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The Plague by Albert Camus
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Albert Camus’ The Plague is a laugh RIOT!

Just kidding, it is about the bubonic plague, really not very funny at all.

However, it is a modern masterpiece of allegory, symbolism and imagery. The surface story is about plague in the early 1940s visiting the Algerian coastal city of Oran. While Camus tells a complete tale of disease, fear, despair, compassion and selfless heroism; the story of lasting significance is told between the lines with insightful observations and thought provoking dissertations on philosophy and theology.

Camus uses the epidemic to explore relationships, community and existence. Critics have seen The Plague as an allegory on Germany’s occupation of France, but I think it can also be read to represent man’s propensity towards chaos and evil, while ultimately remaining good. Scholars will point out that Camus is primarily identified as an atheist, but his later writings revealed at least a sympathetic position towards religion.

While some of the poetry of his French is lost in translation, his technique comes across as sparse but eclectic and his characterization and imagery evokes comparisons of such far ranging stylists as Hemingway and DH Lawrence. And Camus’ individuality shines through his excellent prose. Here is not an anodyne essayist but rather a vibrant athlete and vocal member of the French resistance; Camus is a masterful but reluctant artist. Camus the fighter is revealed in page after page. That may be the central message conveyed: that life is worth living and worth fighting for, no matter the likelihood of victory or the seemingly overwhelming natural forces assailing us, or even the result of the fight.

The enduring residents of Oran do not so much fight and prevail as they simply survive, but Camus emphasizes that the act itself of fighting, the performance of resisting the devastating force of nature makes them stronger, makes them worthy of survival regardless of whether or not they do survive.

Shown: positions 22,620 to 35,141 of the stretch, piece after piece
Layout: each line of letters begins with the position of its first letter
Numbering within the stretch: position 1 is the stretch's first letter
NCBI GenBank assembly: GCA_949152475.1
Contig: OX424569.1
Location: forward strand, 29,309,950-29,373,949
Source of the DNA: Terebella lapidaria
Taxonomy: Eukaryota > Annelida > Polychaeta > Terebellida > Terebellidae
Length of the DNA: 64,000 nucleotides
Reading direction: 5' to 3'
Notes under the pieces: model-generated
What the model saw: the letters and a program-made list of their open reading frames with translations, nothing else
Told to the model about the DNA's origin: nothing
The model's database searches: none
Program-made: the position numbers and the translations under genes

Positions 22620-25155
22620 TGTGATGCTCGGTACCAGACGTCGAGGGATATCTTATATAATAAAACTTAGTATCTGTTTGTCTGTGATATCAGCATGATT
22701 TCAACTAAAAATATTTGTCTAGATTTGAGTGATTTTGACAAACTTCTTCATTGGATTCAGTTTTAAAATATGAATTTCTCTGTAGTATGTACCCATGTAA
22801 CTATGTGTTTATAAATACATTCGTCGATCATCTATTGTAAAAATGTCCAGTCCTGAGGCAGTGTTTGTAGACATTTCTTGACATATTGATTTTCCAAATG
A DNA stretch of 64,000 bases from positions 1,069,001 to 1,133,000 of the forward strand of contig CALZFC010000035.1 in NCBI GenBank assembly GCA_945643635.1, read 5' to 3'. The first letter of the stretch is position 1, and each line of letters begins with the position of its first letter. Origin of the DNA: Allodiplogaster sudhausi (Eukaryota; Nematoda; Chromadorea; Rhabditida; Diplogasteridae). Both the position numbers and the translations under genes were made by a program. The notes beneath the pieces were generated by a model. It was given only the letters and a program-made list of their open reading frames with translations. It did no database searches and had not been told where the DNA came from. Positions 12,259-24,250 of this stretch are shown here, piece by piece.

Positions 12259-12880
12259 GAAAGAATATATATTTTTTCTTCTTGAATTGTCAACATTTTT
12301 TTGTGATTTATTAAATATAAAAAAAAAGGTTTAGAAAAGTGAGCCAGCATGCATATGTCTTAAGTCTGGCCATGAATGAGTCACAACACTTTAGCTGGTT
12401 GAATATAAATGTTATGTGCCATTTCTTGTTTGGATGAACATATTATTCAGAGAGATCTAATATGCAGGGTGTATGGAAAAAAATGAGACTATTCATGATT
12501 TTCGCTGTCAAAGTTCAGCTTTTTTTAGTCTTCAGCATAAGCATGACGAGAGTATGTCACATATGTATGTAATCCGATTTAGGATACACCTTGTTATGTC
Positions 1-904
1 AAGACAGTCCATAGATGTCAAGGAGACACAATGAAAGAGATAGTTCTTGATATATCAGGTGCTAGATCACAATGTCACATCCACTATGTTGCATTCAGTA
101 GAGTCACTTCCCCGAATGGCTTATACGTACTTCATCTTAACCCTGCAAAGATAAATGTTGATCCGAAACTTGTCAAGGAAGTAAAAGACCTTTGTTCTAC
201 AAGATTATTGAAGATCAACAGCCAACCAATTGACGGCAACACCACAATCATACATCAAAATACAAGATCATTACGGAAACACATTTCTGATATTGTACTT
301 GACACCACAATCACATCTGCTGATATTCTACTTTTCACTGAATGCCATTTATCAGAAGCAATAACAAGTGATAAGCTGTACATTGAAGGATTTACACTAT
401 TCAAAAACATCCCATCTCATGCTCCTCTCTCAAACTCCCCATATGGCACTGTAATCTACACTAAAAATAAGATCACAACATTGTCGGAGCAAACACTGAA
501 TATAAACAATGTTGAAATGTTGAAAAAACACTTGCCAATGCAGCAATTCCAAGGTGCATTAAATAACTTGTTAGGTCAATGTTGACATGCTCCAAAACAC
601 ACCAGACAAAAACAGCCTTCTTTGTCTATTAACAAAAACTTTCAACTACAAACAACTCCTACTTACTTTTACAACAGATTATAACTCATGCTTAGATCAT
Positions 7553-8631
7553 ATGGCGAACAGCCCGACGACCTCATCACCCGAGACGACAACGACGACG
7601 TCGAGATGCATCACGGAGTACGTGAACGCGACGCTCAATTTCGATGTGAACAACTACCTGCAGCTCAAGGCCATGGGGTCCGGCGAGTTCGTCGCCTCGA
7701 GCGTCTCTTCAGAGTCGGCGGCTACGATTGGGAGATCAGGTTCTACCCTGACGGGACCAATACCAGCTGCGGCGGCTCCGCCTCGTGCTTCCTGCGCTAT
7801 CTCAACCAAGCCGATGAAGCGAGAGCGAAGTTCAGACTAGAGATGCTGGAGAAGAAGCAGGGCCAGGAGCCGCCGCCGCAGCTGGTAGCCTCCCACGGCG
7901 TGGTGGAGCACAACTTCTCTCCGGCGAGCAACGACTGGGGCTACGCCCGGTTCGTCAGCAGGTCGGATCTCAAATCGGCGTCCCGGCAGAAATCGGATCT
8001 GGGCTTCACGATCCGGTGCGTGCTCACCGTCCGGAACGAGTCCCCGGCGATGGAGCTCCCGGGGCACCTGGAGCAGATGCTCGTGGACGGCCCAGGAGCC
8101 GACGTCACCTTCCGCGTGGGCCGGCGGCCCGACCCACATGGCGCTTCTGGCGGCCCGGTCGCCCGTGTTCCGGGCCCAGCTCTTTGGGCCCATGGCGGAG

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Reading Progress

Finished Reading
July 18, 2011 – Shelved

Comments Showing 1-8 of 8 (8 new)

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message 1: by Lynn (last edited Dec 11, 2014 06:41PM) (new)

Lynn Omg, I love the plague doctor image! Where did that come from? It seems familiar but I'm old and forgetful.

message 2: by Lyn (new) - rated it 4 stars

Lyn I find just about all my images on IMGUR, thanks Lynn

message 3: by Lyn (new) - rated it 4 stars

Lyn Ha! Thanks Kavita

message 4: by Jose (new) - added it

Jose Moa Great and deep review Lyn

message 5: by Jeff (new)

Jeff Van Valer “A laugh riot” is just how I portrayed The Plague in a college essay. The professor didn’t get it. All I remember from the book is that it was very descriptive and it taught me a lot about “show, don’t tell.” Much Time has passed since I read it. I should give it another look.

message 6: by Lyn (new) - rated it 4 stars

Lyn Ha! Great minds think alike and I imagine the crowd here on GR is far more forgiving and accepting of levity than a professor.

David Schaafsma I absolve you of the sin of levity--Professor Schaafsma

message 8: by Randy (new) - added it

Randy "Obscure functionaries cultivating harmless eccentricities", I believe is a quote from this.
It is claimed that Camus' "The Plague" is based, in concept, on Daniel Defoe's "Journal of the Plague Year", a 1722 fictionalized memoir of London's 1665 bubonic plague, giving how-to-survive advice, 17th century public health info, and
*philosophical speculation about the outbreak's causes.

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